You have no items in your cart.
In order to increase military capabilities, Swedish Armed Forces will conduct Exercise Aurora 17 – a national exercise that will build a stronger defence and increase the overall capability to face an attack on Sweden.
Aurora 17 will take place from11-29 September. It’s the largest exercise in Sweden for over 20 years, with more than 19,000 personnel will participate from the Swedish Armed Forces, in addition to personnel from a 40 agencies and military units from Denmark, Estonia, Finland, France, Lithuania, Norway and the USA.
Exercise takes place around Sweden
Aurora 17 will be conducted in the air, on land and at sea and the main exercise areas will be the Mälardalen and Stockholm areas, on and around Gotland, and the Gothenburg area. Some of the events during September include the Supreme Commander’s visit to Gothenburg on 13 September, where host nation support will be exercised with the American and French Air Defense Units; a landing exercise on the island of Gotland on 22 September, the Defence Information Day at Gärdet in Stockholm on 24 September and a coastal defence operation (conflict) in Oxelösund on the 27th.
NATO chief positive about Aurora 17
Jens Stoltenberg, the Secretary General of NATO, is positive about the Aurora 17 military exercise which starts on Monday 11 September, reports SVT. “Sweden’s security and NATO’s security are closely linked, so it is good that we practice together” Stoltenberg told SVT. Stoltenberg believes that the exercise is particularly important given the increased tensions in the Baltic Sea and Gotland’s central position in the area.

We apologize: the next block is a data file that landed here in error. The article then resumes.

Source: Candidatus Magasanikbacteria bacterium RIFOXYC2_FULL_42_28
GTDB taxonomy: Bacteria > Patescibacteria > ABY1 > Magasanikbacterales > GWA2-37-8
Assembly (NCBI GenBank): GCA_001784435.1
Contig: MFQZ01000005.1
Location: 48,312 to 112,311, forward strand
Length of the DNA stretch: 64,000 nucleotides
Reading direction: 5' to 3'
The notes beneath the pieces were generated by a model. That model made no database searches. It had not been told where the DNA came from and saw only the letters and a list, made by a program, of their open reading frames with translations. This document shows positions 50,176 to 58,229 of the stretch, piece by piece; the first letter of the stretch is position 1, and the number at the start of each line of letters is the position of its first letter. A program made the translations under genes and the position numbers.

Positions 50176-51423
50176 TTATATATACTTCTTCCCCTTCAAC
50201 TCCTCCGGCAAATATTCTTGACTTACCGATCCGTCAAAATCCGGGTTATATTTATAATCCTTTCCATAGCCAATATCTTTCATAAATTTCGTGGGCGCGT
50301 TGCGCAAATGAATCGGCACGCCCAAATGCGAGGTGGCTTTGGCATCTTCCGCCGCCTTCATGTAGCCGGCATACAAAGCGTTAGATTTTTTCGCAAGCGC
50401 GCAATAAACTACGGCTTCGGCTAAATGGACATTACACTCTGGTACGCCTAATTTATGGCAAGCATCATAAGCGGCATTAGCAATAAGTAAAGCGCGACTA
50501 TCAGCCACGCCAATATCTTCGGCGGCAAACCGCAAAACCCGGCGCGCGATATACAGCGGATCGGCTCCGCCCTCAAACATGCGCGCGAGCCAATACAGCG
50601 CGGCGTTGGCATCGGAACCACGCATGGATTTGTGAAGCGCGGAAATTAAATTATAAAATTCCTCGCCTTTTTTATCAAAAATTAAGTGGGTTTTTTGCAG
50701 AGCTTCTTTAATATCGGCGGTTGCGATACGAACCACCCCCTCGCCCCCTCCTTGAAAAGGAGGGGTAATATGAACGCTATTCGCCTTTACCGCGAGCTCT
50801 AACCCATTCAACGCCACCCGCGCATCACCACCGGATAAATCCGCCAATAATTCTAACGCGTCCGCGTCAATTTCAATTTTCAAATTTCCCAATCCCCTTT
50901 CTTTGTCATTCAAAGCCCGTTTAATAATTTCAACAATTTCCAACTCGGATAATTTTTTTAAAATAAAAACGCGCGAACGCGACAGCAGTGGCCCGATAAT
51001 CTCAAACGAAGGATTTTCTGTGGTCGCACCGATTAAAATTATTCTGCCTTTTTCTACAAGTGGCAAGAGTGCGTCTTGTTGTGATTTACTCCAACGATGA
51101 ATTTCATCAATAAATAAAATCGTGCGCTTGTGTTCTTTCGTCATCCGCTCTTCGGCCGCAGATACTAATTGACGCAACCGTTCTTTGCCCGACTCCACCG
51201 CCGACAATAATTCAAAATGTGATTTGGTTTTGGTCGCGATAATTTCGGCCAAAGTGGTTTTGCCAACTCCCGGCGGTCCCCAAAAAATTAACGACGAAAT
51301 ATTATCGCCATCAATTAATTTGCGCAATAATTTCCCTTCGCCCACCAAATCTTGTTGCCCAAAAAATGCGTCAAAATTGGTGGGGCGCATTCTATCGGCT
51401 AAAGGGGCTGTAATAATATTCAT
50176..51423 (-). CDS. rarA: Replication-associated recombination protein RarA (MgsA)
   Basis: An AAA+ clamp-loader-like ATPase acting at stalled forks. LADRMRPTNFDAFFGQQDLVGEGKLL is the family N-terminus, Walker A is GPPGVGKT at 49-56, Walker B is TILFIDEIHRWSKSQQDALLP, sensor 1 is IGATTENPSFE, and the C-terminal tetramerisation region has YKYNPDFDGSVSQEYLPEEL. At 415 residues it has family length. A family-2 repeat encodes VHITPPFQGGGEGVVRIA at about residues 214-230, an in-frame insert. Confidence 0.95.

However, several peace organisations are critical of the two-week long military manoeuvres. “This is a really big problem for us because the exercise is part of Sweden getting closer and closer to Nato. The exercise itself is an example of this because troops from four or five Nato countries will take part in the Aurora in Sweden. We strongly oppose Swedish politics turning closer to Nato,”
However, several peace organisations are critical of the two-week long military manoeuvres. One of them is the Chairman of the Swedish Peace and Arbitration Association’s (Svenska freds- och skiljedomsföreningen) local office in Gothenburg, Tomas Magnusson. “This is a really big problem for us because the exercise is part of Sweden getting closer and closer to Nato. The exercise itself is an example of this because troops from four or five NATO countries will take part in the Aurora in Sweden. We strongly oppose Swedish politics turning closer to NATO,” Magnusson, told Sveriges Radio.
Photo: Joel Thungren / Försvarsmakten / Combat Camera